I’ve said it for years…
…He, too, had been a refugee.
I remember when I first thought about this, I was overwhelmed.
His words to the meek and to those who find themselves in last place, were not just comforting, but words from the lips and heart of a man who had experienced displacement due to political persecution while just a baby. We are not sure how old he was when his family fled the realm of their maniacal ruler. Most likely not older than two. I don’t think that he would have remembered the drama when his father was warned and then departed with his young family to another country. But he probably remembered growing up in exile. You see, he, too, had been a refugee.
When he was an adult, he became a teacher. Once he said to his students that they needed to be ready to flee when danger comes. In his words, he spoke of how difficult it would be for pregnant and nursing mothers to be on the run. I’ve often thought of how his own mother probably told him how challenging it had been for her when she had traveled while pregnant, gave birth far from home, and later had fled political persecution with a nursing baby. He, too, had been a refugee.
While I was still in high school, my church did an awesome thing: they helped a Vietnamese “boat” family relocate in our home town. My girlfriend and I were part of the entourage who welcomed the family at the airport. They were two brothers and a sister. My girlfriend and I later married, but it was early in our relationship that God enabled us to cross paths with a family that needed help (we are thankful that we’ve been able to meet other families in challenging situations). Those three Vietnamese were later joined by three more from their family. We used to meet with them at least once, weekly, just to visit. It was our first cross-cultural experience together. At that time, I was touched to think of how Jesus, himself, had been a refugee, like these people.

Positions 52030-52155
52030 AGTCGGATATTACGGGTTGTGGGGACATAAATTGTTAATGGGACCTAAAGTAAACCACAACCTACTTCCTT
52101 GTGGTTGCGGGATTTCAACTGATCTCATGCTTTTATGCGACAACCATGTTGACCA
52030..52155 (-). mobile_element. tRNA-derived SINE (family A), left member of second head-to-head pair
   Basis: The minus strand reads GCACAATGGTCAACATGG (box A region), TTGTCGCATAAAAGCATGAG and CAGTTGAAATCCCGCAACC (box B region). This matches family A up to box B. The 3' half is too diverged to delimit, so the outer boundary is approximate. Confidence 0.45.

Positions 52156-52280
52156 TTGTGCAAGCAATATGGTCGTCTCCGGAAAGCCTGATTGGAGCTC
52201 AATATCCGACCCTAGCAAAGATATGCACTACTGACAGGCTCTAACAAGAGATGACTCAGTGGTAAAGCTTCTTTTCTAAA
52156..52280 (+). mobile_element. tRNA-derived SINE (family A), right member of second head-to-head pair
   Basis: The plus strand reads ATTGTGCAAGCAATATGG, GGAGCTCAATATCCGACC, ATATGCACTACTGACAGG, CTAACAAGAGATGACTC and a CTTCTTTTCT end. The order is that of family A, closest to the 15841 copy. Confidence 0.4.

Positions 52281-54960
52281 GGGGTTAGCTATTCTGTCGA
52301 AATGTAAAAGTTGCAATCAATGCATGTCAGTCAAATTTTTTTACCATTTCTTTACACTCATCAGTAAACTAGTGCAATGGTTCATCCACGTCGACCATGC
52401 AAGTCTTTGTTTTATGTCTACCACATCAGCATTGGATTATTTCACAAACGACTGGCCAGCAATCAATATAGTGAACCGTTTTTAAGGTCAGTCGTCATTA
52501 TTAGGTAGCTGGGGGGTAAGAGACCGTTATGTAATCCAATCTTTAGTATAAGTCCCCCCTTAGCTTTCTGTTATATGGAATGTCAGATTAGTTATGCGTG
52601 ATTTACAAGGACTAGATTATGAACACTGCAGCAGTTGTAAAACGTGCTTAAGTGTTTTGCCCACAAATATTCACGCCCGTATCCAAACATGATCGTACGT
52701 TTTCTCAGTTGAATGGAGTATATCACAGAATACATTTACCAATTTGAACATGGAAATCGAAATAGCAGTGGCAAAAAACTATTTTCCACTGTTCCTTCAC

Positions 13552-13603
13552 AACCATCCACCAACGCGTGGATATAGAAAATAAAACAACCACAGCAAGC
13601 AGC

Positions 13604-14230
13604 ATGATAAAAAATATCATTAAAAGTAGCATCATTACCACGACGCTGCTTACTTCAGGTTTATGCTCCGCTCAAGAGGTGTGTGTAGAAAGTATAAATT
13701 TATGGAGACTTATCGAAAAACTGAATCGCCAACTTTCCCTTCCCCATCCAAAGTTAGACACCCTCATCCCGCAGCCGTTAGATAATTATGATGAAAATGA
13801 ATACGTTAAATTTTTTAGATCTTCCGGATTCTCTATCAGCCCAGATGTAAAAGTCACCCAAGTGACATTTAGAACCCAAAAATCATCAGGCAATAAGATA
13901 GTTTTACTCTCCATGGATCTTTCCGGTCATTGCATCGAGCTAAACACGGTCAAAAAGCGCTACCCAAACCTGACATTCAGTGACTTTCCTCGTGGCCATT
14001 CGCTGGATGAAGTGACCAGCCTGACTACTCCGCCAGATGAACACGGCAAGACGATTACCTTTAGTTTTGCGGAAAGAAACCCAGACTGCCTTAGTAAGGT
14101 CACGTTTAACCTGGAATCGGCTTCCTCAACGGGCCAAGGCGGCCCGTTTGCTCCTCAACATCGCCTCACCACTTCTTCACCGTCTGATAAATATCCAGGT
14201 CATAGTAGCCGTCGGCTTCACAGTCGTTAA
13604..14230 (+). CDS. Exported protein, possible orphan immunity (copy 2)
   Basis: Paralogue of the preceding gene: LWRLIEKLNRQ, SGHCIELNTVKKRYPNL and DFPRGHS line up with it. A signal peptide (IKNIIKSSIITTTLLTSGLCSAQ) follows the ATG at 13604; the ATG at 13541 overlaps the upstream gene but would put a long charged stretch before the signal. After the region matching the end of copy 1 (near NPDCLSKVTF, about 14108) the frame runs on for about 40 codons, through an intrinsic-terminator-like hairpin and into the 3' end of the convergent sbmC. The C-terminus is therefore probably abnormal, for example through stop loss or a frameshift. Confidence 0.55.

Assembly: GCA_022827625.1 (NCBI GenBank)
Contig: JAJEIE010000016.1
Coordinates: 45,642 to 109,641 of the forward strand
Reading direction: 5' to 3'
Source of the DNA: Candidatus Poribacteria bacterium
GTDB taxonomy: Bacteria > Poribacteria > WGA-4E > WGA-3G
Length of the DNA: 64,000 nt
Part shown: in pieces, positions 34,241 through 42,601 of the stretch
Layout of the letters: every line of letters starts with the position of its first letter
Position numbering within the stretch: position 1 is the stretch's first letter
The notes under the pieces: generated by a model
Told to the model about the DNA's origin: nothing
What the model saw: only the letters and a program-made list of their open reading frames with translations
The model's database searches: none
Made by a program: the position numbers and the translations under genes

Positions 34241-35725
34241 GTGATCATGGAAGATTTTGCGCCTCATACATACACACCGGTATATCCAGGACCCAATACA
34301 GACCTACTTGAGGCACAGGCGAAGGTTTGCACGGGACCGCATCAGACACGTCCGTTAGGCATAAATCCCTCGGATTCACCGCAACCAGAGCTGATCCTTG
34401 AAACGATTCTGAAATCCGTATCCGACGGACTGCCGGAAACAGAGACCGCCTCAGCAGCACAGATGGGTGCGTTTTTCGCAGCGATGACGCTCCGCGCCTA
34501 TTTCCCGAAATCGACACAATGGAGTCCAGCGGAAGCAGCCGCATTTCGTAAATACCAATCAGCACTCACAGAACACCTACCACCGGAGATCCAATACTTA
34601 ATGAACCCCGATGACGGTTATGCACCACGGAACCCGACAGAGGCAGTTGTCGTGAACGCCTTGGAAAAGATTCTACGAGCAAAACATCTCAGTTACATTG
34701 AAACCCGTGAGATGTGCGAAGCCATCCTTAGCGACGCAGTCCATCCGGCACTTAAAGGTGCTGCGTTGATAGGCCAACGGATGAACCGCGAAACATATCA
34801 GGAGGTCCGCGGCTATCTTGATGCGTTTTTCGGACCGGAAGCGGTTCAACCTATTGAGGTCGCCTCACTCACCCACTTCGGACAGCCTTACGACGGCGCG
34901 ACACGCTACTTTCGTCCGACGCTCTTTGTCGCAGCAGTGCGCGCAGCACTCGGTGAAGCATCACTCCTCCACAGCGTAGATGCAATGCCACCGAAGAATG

A friend of mine in Almaty, Kazakhstan, told me that her family had to flee, twice, to Tashkent, Uzbekistan, in the 1950s and 60s because of political persecution. She knew what living in exile was like and it colored her life. Once while my friend was sharing a sad memory, I mentioned that Jesus, too, had been a refugee.
In the last four years, I have come into contact with several refugees. These have come from different countries, and in every case, they have fled religious extremism. I’ve told them, as well, that Jesus, too, had been a refugee.
And to all of us who have not known what it is like to have our dignity stripped, and our hope crushed while we wonder if we will be alive tomorrow, if we will be safe tomorrow, if we will be able to rest and stop fleeing…to us, I want us to remember that Jesus, too, had been a refugee. And when we see the news about refugees drowning remember that many have been raped, brutalized, starved, extorted, lied to and attacked, and that has been since they have been on the run from governments and terrorists who have shown them injustice because of their age, gender, religion or political stance.
When I consider my own history, I know that part of my family tree includes the French Huguenots. The Huguenots were Reformed Protestants who had suffered Roman Catholicism France. The majority were killed, but about 500,000 fled France to a dozen or more other countries, including the Virginia Colony.
My ancestors, too, had been refugees. My Savior, too, had been a refugee.
I am thankful that my ancestors were welcomed to this land and became productive members of American society.
I wonder if those who welcomed my family to America realized that Jesus, too, had been a refugee.
I don’t want us to forget this.